How to Turn Off Brain Chatter

It’s normal for our minds to buzz and chatter away but it’s also distracting. Whilst it would probably be unnerving if your mind chatter stopped completely (your mind would probably start chattering about whether or not you were still alive) there are times when it’s useful to turn down the volume or the quantity of chatter that’s going through your mind.

So, how can you quieten your mind chatter?

Talk to yourself

Start by acknowledging the chatter that’s going on in your mind.

It’s just like you – it doesn’t like to be ignored!

So if you do try to ignore it or pretend it’s not happening, there’s an excellent chance it will be like that annoying person in a room full of loud people. It will just get louder and more persistent.

Which means it’s worth setting aside some time to have a conversation with your mind. If that’s not convenient at this precise moment (and it rarely is) then book a time slot for later. But make sure you keep the appointment.

Whether you have that conversation inside your head or out loud will depend on circumstances. Mostly it’s not socially acceptable to talk to yourself but if you’ve got a room where you have privacy, it can be quite a fun exercise.

Write things down more often

Part of the reason for our mind chattering is that it doesn’t want us to forget things.

Our mind isn’t exactly the most organised thing in the world – you’ll know that from those times where something has been on the tip of your tongue but refuses to be vocalised. Or from the times when you’ve woken up in the middle of the night with some fantastic idea that just can’t wait until your normal wake up time.

Putting things down on paper or using electrons to transfer them to your phone notes or computer hard drive works nicely.

Your mind can relax about that item.

Even if both of you know that you’ll never look at the piece of paper again or remember what the file was called.

The thing your mind was chattering about has been stored somewhere more convenient than some undetermined neural pathway.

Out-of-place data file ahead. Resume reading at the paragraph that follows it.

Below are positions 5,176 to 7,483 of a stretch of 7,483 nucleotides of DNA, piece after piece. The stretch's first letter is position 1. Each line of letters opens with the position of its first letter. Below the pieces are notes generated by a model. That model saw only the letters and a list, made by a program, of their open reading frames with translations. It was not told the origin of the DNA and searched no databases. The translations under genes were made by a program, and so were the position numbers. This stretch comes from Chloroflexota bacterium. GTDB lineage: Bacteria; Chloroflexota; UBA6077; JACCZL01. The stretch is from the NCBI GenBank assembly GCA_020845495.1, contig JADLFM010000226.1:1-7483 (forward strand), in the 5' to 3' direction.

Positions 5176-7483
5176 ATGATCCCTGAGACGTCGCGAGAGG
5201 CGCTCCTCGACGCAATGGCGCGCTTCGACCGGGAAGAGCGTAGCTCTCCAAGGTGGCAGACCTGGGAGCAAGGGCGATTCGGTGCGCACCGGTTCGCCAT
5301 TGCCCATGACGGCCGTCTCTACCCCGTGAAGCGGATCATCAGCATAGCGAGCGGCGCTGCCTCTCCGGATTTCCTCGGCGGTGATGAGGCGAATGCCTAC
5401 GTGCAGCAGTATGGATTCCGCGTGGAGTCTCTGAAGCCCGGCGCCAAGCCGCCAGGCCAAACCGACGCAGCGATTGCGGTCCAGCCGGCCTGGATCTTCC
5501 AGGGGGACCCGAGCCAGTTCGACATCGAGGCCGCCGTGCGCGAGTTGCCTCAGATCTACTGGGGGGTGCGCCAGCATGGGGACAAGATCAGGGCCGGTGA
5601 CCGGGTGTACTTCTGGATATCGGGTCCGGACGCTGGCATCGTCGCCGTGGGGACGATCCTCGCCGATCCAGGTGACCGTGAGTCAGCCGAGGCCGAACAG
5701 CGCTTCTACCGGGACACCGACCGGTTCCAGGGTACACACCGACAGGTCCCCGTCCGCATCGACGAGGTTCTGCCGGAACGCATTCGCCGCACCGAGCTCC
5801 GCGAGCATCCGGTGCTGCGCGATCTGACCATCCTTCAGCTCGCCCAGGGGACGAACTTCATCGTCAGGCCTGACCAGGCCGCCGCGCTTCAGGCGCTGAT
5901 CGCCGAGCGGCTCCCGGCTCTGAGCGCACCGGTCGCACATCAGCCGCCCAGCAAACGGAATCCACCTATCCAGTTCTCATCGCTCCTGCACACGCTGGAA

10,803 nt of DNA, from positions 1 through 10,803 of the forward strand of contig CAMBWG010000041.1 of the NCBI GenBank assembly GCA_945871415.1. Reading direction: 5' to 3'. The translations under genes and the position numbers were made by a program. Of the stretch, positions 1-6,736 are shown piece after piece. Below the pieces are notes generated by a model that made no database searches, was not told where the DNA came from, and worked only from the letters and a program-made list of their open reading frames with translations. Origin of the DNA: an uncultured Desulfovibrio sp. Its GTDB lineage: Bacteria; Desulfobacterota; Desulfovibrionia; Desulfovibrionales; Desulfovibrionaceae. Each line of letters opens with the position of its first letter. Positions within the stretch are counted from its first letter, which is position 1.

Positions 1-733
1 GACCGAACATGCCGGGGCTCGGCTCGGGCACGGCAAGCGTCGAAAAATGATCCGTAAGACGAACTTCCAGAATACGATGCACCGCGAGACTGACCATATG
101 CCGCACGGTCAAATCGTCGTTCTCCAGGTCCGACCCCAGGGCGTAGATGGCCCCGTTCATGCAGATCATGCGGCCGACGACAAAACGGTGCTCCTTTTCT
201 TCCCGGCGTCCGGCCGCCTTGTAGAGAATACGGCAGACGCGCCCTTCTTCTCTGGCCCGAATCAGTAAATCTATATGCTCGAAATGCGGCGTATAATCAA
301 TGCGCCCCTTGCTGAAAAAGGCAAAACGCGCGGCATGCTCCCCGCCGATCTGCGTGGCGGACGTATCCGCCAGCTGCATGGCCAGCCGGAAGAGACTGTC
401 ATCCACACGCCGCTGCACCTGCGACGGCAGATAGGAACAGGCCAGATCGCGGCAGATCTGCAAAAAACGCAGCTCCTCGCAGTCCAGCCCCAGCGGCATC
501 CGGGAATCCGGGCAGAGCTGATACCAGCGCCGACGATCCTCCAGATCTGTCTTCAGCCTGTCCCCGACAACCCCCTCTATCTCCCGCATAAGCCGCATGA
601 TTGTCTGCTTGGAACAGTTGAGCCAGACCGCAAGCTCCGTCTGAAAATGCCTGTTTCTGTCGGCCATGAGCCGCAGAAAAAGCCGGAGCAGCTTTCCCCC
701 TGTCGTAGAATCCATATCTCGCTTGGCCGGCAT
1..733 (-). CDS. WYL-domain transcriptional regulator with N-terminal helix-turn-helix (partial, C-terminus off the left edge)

And your mind gets slightly quieter in the process.

Start meditating

Meditation is an ancient practice that helps us to quell all those distracting things in our minds, including the chatter that is going on incessantly.

You could simply sit down, close your eyes and let your mind quiet itself.

Or you could do like I do and put on a meditation MP3 and listen to it, letting the high tech sounds take your mind to a quieter state.

There are lots of different ways to meditate – I’ll often do a walking meditation when I’m going from A to B because it’s simple and doesn’t take any extra time out of my day.

Figure out which method (or methods) you prefer and then do them on a reasonably regular basis.

You’ll find that your mind chatter slows down as a beneficial side effect of doing that. It’s good for lowering your stress levels as well, so it’s win-win.

Change the voice and it’s position

The voice that’s babbling away in your head is your own construct.

You’re creating it – you’ve given it a tone of voice, a volume and a position.

So you can change it.

With your chattering mind’s permission (ask it rather than tell it, maybe suggest it as a game), experiment with changing where the voice is, how loud it is, how fast it’s chattering and where in (or out) of your body it’s coming from.

Then play a game of hide-and-seek with it.

Or whatever else works nicely for you.

When you find a voice and place and volume for your mind chatter that works nicely for both you and your mind, keep with it.

This may take a few experiments to get “just right” and there may be several different “just rights” depending on what your mind chatter is trying to tell you. But it’s well worth the effort.

Break state

Changing our “state” is another way to change the chatter in our minds.

In NLP (neuro linguistic programming) it’s also called a pattern interrupt because that’s precisely what it’s doing – it’s breaking the pattern that you were running and substituting it with a different – hopefully more productive – pattern.

This can be as simple as going for a walk round the block, driving to a local beauty spot (or even just admiring the view from the top of your local multi-storey car park), playing a short meditation or hypnosis track or anything else that takes you from where you currently are to somewhere else.

If you’ve got a spare 16 minutes, download this hypnosis track to help quieten your mind.

It’s quick, easy and works remarkably well.